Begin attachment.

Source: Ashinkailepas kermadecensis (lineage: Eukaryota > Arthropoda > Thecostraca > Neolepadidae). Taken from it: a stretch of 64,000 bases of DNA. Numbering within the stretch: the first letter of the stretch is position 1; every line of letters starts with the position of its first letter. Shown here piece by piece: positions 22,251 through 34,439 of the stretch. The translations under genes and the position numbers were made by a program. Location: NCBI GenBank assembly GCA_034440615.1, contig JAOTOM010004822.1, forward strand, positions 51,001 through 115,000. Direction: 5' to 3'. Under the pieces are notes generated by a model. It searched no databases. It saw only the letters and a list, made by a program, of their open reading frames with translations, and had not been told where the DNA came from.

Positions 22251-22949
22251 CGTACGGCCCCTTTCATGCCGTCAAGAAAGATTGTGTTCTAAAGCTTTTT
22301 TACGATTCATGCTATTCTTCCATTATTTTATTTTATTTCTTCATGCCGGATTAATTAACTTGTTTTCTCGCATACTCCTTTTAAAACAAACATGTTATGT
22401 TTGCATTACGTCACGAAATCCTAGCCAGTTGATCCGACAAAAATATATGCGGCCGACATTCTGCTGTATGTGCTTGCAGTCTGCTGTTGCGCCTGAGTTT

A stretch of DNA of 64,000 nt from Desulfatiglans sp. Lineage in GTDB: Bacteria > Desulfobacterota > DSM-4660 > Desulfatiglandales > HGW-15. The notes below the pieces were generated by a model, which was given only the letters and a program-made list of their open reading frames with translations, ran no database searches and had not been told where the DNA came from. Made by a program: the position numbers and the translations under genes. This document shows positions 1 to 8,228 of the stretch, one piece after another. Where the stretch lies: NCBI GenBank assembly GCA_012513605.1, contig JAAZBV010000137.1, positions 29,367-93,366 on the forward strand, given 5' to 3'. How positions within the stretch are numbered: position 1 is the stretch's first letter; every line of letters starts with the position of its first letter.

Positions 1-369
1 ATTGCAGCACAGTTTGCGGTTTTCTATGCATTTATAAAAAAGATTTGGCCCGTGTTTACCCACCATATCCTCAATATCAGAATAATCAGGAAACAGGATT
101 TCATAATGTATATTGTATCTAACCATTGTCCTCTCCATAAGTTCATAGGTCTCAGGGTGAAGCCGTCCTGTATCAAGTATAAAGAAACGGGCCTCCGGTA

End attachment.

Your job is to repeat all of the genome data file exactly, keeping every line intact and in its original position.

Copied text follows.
Source: Ashinkailepas kermadecensis (lineage: Eukaryota > Arthropoda > Thecostraca > Neolepadidae). Taken from it: a stretch of 64,000 bases of DNA. Numbering within the stretch: the first letter of the stretch is position 1; every line of letters starts with the position of its first letter. Shown here piece by piece: positions 22,251 through 34,439 of the stretch. The translations under genes and the position numbers were made by a program. Location: NCBI GenBank assembly GCA_034440615.1, contig JAOTOM010004822.1, forward strand, positions 51,001 through 115,000. Direction: 5' to 3'. Under the pieces are notes generated by a model. It searched no databases. It saw only the letters and a list, made by a program, of their open reading frames with translations, and had not been told where the DNA came from.

Positions 22251-22949
22251 CGTACGGCCCCTTTCATGCCGTCAAGAAAGATTGTGTTCTAAAGCTTTTT
22301 TACGATTCATGCTATTCTTCCATTATTTTATTTTATTTCTTCATGCCGGATTAATTAACTTGTTTTCTCGCATACTCCTTTTAAAACAAACATGTTATGT
22401 TTGCATTACGTCACGAAATCCTAGCCAGTTGATCCGACAAAAATATATGCGGCCGACATTCTGCTGTATGTGCTTGCAGTCTGCTGTTGCGCCTGAGTTT

A stretch of DNA of 64,000 nt from Desulfatiglans sp. Lineage in GTDB: Bacteria > Desulfobacterota > DSM-4660 > Desulfatiglandales > HGW-15. The notes below the pieces were generated by a model, which was given only the letters and a program-made list of their open reading frames with translations, ran no database searches and had not been told where the DNA came from. Made by a program: the position numbers and the translations under genes. This document shows positions 1 to 8,228 of the stretch, one piece after another. Where the stretch lies: NCBI GenBank assembly GCA_012513605.1, contig JAAZBV010000137.1, positions 29,367-93,366 on the forward strand, given 5' to 3'. How positions within the stretch are numbered: position 1 is the stretch's first letter; every line of letters starts with the position of its first letter.

Positions 1-369
1 ATTGCAGCACAGTTTGCGGTTTTCTATGCATTTATAAAAAAGATTTGGCCCGTGTTTACCCACCATATCCTCAATATCAGAATAATCAGGAAACAGGATT
101 TCATAATGTATATTGTATCTAACCATTGTCCTCTCCATAAGTTCATAGGTCTCAGGGTGAAGCCGTCCTGTATCAAGTATAAAGAAACGGGCCTCCGGTA